Trans Woman Dies In ICE Custody After Arriving With Migrant Caravan

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The transgender asylum seeker from Honduras had been sick and showing symptoms for a week. Advocates blame U.S. immigration officials for her death.

Roxsana Hernandez, a transgender woman who emigrated to America, has just died in the custody of U.S. Immigration and Customs Enforcement (ICE).

She had contracted HIV after being sexually assaulted by a group of MS-13 gang members in Honduras.

Hernandez, 33, arrived in the U.S. on May 9. She had come to the country as part of the migrant caravan organized by Pueblo Sin Fronteras, an immigrant advocacy group. At the San Ysidro port of entry, Hernandez asked for asylum, explaining she was discriminated against because of her gender. She told reporters that she suffered violence for being transgender, and because of that, she had been raped.

"Four [MS-13 gang members] raped me, and as a result, I got HIV," Hernandez said. "Trans people in my neighborhood are killed and chopped into pieces, then dumped inside potato bags."

But in the U.S., Pueblo Sin Fronteras said she still didn’t find the acceptance and freedom she sought.

At first, U.S. Customs and Border Protection (CBP) held her in cold cells known as “iceboxes.” These cells are named for how cold the temperature is kept at all times, an issue that has been named in several lawsuits in the past. Some allege that the facilities are not meant to house immigrants for more than a day or two and that the cold temperature is meant to make the environment comfortable for CBP officers who spend most of their days outside in the heat.

After that, agents reportedly failed to give her adequate medical care and food. She was then transferred to a transgender unit at the Cibola County Correctional Center on May 16, which is a federal prison facility used by ICE.

By then, Hernandez’s health may have been already failing as she was taken to Cibola General Hospital first and then later airlifted to Albuquerque's Lovelace Medical Center.

Prior to her death, she suffered from dehydration, pneumonia, and other complications linked to HIV. According to ICE, she was in intensive care until Friday, when she died of cardiac arrest.

In a statement, ICE said that it provides all detainees with adequate care.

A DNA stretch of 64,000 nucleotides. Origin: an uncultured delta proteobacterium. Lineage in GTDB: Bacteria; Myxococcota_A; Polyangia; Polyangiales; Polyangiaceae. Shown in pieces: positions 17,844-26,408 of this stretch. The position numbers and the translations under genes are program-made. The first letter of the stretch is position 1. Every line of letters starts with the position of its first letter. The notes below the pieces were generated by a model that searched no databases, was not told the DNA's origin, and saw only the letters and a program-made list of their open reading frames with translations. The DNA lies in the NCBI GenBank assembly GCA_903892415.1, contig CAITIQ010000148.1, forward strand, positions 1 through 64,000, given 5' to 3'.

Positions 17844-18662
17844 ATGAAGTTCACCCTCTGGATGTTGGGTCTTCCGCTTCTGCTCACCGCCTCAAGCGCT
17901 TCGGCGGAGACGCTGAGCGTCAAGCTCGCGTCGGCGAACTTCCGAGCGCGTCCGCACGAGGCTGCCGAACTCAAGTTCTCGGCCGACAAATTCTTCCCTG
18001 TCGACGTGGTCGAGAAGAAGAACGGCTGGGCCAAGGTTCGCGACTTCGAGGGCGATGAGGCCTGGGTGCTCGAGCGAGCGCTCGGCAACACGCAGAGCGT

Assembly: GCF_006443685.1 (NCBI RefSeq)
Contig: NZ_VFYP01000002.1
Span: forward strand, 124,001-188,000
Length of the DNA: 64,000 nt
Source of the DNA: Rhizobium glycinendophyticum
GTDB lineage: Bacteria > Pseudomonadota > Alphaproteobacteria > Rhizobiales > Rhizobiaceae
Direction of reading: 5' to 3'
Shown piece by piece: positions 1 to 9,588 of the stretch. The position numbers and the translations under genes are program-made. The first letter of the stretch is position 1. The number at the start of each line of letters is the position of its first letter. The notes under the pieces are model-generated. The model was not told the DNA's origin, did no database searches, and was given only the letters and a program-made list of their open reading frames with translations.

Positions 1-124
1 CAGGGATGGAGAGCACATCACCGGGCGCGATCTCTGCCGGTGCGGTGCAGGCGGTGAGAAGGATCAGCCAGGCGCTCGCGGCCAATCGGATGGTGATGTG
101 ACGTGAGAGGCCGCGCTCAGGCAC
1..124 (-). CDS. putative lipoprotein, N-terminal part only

"All ICE detainees receive medical, dental and mental health intake screening within 12 hours of arriving at each detention facility, a full health assessment within 14 days of entering ICE custody or arrival at a facility, and access to daily sick call and 24-hour emergency care," the agency said.

But Pueblo Sin Fronteras, Diversidad sin Fronteras, and Al Otro Lado, all immigrant advocacy groups, blame the agency for her death.

"Roxy died due to medical negligence by US immigration authorities," a statement issued by the combined organizations read. "Why incarcerate and torture her like this? She had a home waiting for her in the United States. They could have let her go there. If they had, she would still be with us."

Irving Mondragón, the co-founder of Diversidad sin Fronteras, a group of LGBTQ migrant advocates, said that Hernandez is just another example of people being treated inhumanely at the border.

"Everybody's human rights are violated. From the moment they enter there are no guarantees," Mondragón explained. "People have said that she was safe because she made it to the US, that the hardest part was over. But it's not true — the U.S. is an imperial democracy and tyrannical. Asking for asylum can lead to death."

"I'll remember her as a timid, respectful person, always giving the other girls advice and sharing her food," the advocate added.

To Familia: Trans Queer Liberation Movement’s national organizer, Jennicet Gutiérrez, we need to do more for transgender women like Hernandez.

"Trans women continue to face violence inside and outside detention centers, and are oftentimes forced to do sex work as a means of survival," Gutiérrez said. "She was trying to find safety in the United States and sadly she’s no longer with us. We demand answers and justice for Roxana.”

In a country where the president uses children, families, and transgender immigrants as a justification for wasting more money on a needless wall, it’s clear that we can’t look at the federal government for a solution.

But pressing Congress to act on changing the current rules and forcing President Donald Trump’s hand on immigration might just work. Until then, we must honor people like Hernandez by sharing her story.

Banner/Thumbnail Credits: Reuters/Mike Blake 

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